With advancing age, many organs exhibit functional deterioration. The age-associated accumulation of senescent cells is believed to represent one factor contributing to this phenomenon. While senescent cells are found in several different organ systems, it is not known whether they arise independently in each organ system or whether their prevalence within an individual reflects that individual's intrinsic aging process. To address this question, we studied senescence in two different organ systems in humans, namely skin and T cells in 80 middle-aged and older individuals from the Leiden Longevity Study. Epidermal p16INK4a positivity was associated with neither CD4+ nor CD8+ T-cell immunosenescence phenotype composites (i.e., end-stage differentiated/senescent T cells, including CD45RA+ CCR7- CD28- CD27- CD57+ KLRG1+ T cells). Dermal p16INK4a positivity was significantly associated with the CD4+ , but not with the CD8+ immunosenescence composite. We therefore conclude that there is limited evidence for a link between skin senescence and immunosenescence within individuals.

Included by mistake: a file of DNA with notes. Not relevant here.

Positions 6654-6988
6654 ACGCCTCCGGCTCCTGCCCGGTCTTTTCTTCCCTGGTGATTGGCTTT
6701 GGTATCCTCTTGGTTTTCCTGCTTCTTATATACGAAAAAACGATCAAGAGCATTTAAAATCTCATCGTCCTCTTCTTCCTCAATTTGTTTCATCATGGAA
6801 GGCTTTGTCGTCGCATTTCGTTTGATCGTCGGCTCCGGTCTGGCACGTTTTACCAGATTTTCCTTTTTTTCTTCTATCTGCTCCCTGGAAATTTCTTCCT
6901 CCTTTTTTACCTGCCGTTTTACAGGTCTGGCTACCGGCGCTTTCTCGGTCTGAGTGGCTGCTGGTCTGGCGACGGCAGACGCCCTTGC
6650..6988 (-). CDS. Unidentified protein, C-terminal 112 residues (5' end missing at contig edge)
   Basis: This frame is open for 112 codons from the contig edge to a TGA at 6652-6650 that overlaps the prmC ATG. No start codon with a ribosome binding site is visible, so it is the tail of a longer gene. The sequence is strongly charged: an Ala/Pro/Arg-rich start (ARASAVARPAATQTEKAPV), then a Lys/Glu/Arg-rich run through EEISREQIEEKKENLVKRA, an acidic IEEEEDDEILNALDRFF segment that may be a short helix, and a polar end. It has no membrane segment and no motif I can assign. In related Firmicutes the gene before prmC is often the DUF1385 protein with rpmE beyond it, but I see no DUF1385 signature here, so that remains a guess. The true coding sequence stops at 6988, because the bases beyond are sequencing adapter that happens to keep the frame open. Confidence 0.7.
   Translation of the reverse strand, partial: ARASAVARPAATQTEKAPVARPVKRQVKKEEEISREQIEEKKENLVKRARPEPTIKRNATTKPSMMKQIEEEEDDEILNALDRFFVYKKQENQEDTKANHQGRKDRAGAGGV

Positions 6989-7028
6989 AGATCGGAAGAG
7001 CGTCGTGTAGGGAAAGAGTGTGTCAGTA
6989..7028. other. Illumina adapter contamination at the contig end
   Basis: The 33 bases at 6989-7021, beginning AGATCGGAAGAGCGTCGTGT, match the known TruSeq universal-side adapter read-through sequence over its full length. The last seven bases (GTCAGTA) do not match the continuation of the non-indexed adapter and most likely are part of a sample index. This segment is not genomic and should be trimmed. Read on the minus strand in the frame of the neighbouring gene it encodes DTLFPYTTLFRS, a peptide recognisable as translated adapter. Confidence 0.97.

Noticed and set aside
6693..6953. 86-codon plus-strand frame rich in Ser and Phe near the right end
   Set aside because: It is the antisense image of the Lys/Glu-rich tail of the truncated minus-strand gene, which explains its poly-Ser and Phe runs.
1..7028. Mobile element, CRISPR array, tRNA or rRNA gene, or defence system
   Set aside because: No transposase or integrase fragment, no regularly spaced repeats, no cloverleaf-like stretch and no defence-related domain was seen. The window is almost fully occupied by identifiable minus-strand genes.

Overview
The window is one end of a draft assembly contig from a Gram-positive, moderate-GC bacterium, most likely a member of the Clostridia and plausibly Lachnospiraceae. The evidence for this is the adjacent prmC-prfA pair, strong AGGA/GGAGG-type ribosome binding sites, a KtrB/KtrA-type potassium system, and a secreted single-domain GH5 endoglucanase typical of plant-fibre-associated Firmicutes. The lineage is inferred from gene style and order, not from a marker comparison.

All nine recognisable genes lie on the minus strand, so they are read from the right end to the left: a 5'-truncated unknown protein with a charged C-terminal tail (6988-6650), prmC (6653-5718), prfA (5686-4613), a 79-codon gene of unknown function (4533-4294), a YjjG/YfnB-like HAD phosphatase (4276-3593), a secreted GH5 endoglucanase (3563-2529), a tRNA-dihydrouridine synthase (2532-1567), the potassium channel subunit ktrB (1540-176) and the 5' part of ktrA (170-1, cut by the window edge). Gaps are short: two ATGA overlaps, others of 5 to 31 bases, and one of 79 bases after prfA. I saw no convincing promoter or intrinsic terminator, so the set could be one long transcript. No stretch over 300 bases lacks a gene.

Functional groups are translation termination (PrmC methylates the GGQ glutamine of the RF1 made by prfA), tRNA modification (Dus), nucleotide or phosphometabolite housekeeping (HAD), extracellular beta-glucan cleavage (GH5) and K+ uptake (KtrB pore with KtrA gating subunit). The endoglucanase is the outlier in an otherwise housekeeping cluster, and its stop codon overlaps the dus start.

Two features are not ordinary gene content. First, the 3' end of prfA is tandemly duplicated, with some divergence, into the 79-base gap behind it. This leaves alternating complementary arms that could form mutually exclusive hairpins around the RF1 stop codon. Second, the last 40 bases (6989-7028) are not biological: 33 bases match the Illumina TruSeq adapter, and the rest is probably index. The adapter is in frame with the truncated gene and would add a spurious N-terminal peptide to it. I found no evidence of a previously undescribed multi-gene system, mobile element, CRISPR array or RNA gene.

Bibliographical note© 2019 The Authors. Aging Cell published by the Anatomical Society and John Wiley & Sons Ltd.
- cellular senescence
- skin aging